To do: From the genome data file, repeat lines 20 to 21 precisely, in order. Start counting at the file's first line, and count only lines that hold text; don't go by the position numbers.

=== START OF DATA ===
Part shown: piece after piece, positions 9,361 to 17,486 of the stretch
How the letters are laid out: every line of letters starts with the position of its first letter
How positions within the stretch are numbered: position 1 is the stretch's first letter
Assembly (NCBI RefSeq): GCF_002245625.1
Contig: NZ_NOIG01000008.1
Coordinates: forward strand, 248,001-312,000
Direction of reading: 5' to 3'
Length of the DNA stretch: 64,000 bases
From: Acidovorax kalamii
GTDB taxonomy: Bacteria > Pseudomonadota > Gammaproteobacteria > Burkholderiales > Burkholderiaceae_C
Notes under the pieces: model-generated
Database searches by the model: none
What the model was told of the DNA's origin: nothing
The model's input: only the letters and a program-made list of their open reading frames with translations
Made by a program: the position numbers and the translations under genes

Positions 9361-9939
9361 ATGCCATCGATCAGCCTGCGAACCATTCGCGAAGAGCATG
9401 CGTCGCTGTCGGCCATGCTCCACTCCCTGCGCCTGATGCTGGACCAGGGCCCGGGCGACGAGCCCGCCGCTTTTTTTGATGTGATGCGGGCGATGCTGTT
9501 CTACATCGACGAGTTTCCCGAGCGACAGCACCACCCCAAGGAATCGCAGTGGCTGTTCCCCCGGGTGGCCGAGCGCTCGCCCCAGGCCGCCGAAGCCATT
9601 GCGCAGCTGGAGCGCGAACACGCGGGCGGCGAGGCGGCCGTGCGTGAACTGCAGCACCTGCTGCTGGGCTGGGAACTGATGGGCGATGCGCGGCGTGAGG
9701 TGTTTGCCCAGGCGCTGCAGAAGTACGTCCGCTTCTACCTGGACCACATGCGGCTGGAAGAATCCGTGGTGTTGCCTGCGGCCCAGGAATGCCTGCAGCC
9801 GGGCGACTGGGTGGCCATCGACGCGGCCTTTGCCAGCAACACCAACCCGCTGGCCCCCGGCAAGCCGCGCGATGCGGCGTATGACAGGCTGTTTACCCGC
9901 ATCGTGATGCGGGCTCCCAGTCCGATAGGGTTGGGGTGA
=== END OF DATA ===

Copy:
9601 GCGCAGCTGGAGCGCGAACACGCGGGCGGCGAGGCGGCCGTGCGTGAACTGCAGCACCTGCTGCTGGGCTGGGAACTGATGGGCGATGCGCGGCGTGAGG
9701 TGTTTGCCCAGGCGCTGCAGAAGTACGTCCGCTTCTACCTGGACCACATGCGGCTGGAAGAATCCGTGGTGTTGCCTGCGGCCCAGGAATGCCTGCAGCC